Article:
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John Legend, Common, the Weeknd, Lizzo Sign Open Letter to Defund the Police

Jon Blistein

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John Legend, Common, the Weeknd, Lizzo, Jane Fonda, and others have signed a new open letter urging local governments to decrease police budgets in favor of spending more on health care, education, and other community programs. Others to sign the letter include Megan Rapinoe, Yada Shahidi, and Anthony Romero, the executive director of the ACLU.

The letter was released by activist Patrisse Cullors, a co-founder of Black Lives Matter and a founding member of the Movement 4 Black Lives, a coalition of more than 100 black-rights organizations. The letter arrives in conjunction with #BlackOutTuesday and #TheShowMustBePaused, a grassroots campaign within the music industry to pause work today, June 2nd, and “reconnect with our community.” Talib Kweli, Natalie Portman, America Ferrera, Brie Larson, and Taraji P. Henson also signed on to support the letter.

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The open letter ties the deaths of unarmed black people like George Floyd, Ahmaud Arbery, Breonna Taylor, Tony McDade, and others to the disproportionately devastating effects the COVID-19 pandemic has had on black communities. “The COVID-19 deaths and the deaths caused by police terror are connected and consequential to each other,” it states. “The United States does not have a national healthcare system. Instead, we have the largest military budget in the world, and some of the most well-funded and militarized police departments in the world, too. Policing and militarization overwhelmingly dominate the bulk of national and local budgets. In fact, police and military funding has increased every single year since 1973, and at the same time, funding for public health decreased every year, crystallized most recently when the Trump administration eliminated the U.S. Pandemic Response Team in 2018, citing ‘costs.'”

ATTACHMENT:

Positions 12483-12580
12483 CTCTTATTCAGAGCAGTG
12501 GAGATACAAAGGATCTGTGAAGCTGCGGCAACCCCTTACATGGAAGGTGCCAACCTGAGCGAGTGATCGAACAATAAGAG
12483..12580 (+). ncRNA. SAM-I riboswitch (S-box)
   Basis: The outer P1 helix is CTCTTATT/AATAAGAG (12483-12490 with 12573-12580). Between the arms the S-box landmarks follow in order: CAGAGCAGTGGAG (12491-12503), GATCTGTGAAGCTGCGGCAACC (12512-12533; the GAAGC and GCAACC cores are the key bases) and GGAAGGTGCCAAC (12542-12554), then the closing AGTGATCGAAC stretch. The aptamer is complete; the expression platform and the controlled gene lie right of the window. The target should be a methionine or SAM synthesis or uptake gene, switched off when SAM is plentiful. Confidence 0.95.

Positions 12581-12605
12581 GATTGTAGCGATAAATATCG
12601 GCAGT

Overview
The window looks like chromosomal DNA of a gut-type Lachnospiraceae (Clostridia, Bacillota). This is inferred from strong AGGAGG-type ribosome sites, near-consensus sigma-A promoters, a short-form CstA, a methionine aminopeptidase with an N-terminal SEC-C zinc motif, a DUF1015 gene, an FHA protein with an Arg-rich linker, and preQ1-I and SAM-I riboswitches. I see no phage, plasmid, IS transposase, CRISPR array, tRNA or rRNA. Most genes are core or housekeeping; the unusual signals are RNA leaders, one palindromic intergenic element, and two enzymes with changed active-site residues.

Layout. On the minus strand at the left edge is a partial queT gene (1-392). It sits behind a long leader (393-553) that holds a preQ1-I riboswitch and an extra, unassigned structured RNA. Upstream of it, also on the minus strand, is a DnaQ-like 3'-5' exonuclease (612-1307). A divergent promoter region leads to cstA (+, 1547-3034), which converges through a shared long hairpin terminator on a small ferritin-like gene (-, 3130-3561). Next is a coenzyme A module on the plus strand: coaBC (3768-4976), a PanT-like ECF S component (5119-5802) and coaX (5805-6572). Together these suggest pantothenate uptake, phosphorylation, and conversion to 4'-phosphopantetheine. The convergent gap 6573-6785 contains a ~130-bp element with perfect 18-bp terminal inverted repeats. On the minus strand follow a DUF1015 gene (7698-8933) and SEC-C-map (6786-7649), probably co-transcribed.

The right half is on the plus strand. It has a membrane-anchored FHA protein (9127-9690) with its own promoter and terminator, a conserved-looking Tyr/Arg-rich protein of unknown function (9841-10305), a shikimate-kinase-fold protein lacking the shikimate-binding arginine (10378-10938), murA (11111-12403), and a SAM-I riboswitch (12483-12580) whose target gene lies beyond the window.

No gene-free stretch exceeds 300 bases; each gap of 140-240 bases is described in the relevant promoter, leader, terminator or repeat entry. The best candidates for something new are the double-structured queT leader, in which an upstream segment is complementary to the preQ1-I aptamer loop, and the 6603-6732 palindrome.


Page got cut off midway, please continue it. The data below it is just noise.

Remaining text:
Noting, for instance, that state and local government spending on police and corrections jumped from $60 billion to $194 billion between 1977 and 2017, the letter lays out an array of different ways that money could be used. “It could go towards building healthy communities, to the health of our elders and children, to neighborhood infrastructure, to education, to childcare, to support a vibrant Black future. The possibilities are endless.”

At the end, the letter lays out its three demands and asks all signees to encourage their local officials to take the pledge as well: “Vote no on all increases to police budgets. Vote yes to decrease police spending and budgets. Vote yes to increase spending on Health care, Education, and Community programs that keep us safe.”

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